Wellstone forms exploratory committee for presidential race

WASHINGTON (AP) — Sen. Paul Wellstone is setting up a campaign organization, but he says he’s still months away from deciding whether he’s going to run for the Democratic presidential nomination in 2000.
The Minnesota Democrat announced Wednesday that he was forming an exploratory committee to build campaign organizations in key states and to pay for a stepped-up travel schedule.
“I’m excited about doing this,” Wellstone said. “I’m very committed to it. There are a whole set of issues that I want to be on the table.”
He goes to Iowa next week to speak to groups of Democratic Party activists and will be in New Hampshire April 24-26.
Linda Marson, Wellstone’s press secretary, will take over as the presidential committee’s political director later this month.
Wellstone said he expects to decide by this fall whether to declare his candidacy.
“I can’t make a final decision until I go into the states and ask people for help, see what kind of organization I can put together and see how people are responding,” Wellstone said. “I’m willing to take on the odds but I won’t do it unless it’s an all-out effort to win.”
While he is considered a long shot, the former college professor is skilled at organizing young people and liberal activists, much like another Minnesota senator, Eugene McCarthy, did in 1968 when he embarrassed then-President Johnson with a strong showing in New Hampshire.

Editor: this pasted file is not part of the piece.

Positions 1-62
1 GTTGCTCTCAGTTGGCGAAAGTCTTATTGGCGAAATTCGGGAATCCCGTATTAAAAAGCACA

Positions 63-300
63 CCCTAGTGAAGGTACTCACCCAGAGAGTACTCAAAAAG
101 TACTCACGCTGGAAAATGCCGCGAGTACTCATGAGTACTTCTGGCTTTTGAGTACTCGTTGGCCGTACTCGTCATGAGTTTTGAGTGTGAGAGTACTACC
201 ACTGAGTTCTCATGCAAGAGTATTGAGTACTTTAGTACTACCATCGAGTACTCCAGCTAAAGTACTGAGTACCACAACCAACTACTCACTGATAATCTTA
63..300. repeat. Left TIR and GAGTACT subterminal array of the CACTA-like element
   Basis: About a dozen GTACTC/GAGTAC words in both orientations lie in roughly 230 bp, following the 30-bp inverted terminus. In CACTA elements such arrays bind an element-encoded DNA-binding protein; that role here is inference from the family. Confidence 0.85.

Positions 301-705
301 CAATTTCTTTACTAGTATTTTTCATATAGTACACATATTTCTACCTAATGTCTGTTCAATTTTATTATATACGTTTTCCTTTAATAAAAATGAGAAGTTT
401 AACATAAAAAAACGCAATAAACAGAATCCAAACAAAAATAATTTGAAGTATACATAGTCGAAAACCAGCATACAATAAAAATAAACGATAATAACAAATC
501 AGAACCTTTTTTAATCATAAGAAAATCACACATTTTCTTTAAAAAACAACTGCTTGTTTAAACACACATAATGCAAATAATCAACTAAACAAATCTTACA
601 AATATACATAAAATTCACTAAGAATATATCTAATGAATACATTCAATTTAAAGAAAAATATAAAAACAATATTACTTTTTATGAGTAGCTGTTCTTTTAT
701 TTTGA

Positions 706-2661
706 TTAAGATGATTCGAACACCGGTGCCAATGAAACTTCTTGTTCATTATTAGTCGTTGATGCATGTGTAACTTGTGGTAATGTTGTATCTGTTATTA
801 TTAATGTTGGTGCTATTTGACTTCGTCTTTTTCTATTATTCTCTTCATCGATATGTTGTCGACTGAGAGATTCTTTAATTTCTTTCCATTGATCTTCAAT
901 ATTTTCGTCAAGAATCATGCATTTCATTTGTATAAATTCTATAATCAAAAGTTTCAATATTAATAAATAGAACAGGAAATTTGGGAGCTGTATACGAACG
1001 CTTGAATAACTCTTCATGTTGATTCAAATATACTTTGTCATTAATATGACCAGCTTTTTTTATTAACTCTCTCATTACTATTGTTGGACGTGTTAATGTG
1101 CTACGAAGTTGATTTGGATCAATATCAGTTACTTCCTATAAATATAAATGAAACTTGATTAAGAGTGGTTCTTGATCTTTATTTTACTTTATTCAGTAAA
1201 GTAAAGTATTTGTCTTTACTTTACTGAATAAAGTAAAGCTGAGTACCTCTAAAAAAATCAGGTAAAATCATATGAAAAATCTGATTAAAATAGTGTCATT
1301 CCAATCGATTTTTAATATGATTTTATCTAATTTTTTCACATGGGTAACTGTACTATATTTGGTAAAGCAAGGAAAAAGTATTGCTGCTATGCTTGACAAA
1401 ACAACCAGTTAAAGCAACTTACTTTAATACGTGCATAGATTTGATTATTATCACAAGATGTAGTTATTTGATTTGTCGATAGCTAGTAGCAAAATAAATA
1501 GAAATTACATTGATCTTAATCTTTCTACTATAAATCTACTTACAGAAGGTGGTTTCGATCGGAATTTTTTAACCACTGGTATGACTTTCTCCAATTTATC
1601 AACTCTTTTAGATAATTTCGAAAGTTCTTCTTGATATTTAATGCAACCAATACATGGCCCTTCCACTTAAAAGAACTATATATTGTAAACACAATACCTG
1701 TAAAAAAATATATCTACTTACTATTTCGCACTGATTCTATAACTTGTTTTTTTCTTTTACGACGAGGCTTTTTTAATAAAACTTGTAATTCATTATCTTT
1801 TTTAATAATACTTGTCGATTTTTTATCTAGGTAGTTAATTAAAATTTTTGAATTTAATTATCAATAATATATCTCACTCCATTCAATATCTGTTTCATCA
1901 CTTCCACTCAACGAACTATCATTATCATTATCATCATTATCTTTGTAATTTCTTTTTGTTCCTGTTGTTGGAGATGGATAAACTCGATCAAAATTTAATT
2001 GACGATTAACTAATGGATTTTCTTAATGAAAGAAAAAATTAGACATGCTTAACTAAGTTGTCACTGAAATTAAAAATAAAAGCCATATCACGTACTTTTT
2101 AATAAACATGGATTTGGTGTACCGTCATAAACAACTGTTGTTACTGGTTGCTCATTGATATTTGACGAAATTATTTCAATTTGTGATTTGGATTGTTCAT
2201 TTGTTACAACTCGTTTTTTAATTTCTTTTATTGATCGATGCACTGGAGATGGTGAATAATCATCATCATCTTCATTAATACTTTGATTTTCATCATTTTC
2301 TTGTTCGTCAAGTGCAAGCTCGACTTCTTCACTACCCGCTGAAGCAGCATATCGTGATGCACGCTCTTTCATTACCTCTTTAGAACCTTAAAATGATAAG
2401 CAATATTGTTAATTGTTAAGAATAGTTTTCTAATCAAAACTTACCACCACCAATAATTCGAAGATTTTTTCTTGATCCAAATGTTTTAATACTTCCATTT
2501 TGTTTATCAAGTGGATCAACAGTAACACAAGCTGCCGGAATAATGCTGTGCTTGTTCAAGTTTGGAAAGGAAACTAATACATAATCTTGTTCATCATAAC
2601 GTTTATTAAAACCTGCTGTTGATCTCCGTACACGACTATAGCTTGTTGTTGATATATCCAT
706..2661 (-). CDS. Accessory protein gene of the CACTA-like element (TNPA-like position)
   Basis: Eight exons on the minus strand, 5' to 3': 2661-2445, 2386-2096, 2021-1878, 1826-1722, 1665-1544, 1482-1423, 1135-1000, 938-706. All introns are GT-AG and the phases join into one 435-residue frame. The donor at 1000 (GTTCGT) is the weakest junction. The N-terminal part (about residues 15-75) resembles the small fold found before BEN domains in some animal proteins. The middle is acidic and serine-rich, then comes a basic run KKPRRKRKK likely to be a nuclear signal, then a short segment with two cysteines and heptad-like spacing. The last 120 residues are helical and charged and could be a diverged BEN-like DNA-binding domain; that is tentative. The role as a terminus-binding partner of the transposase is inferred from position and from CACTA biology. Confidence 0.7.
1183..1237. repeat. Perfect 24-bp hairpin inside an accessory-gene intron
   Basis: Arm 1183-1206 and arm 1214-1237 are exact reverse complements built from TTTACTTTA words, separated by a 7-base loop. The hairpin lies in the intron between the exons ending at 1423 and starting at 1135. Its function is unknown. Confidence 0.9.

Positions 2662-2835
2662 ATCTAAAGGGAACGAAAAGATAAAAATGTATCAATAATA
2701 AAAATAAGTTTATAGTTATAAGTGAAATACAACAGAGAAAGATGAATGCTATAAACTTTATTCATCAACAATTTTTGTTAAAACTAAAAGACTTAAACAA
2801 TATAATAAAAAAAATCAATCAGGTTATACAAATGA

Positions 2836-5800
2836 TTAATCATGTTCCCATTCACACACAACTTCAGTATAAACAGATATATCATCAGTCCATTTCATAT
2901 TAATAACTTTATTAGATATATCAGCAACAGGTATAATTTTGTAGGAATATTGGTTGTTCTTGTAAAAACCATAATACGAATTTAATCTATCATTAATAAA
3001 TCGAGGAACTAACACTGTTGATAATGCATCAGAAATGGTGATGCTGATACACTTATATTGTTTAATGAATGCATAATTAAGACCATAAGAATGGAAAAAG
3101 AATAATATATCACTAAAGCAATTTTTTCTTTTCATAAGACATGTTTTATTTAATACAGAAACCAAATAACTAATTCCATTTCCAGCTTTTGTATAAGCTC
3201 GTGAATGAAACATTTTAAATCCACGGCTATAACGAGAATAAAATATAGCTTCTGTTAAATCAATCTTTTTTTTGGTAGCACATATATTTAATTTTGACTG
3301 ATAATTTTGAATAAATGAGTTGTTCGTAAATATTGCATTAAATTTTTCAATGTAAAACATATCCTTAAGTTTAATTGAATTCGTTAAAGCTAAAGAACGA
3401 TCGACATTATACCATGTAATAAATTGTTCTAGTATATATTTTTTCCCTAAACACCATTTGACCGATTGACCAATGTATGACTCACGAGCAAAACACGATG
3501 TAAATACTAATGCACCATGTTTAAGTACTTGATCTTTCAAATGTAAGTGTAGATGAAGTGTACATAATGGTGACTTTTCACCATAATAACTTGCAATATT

Wellstone, one of the most liberal members of Congress, has harshly criticized President Clinton and Vice President Gore for moving toward the center. Wellstone is portraying his potential candidacy as a battle for the Democratic Party’s soul.
He also said there would be “clear differences” between himself and House Minority Leader Dick Gephardt, considered the strongest challenger to Gore for the party’s 2000 nomination.
Money is certain to be one of Wellstone’s chief hurdles.
The 53-year-old, who has been an outspoken critic of the campaign finance system, will accept contributions from both individuals and political action committees, Marson said today.
During his Senate campaigns he had limited himself to taking money from PACs that were based in Minnesota or had Minnesota contributors. During his 1996 campaign he was criticized by Republicans for soliciting contributions from wealthy Democratic backers on the East Coast and in California.
“Paul’s not going to be leading the pack financially. We need the resources to build grass-roots organizations in key states,” Marson said.
Wellstone has been traveling and making speeches regularly over the past year and paying for the trips from his Senate office budget and from a political action committee he formed last year.
His office budget is restricted to Senate business, and the PAC is more restrictive in how he can spend the money than the new committee he has established.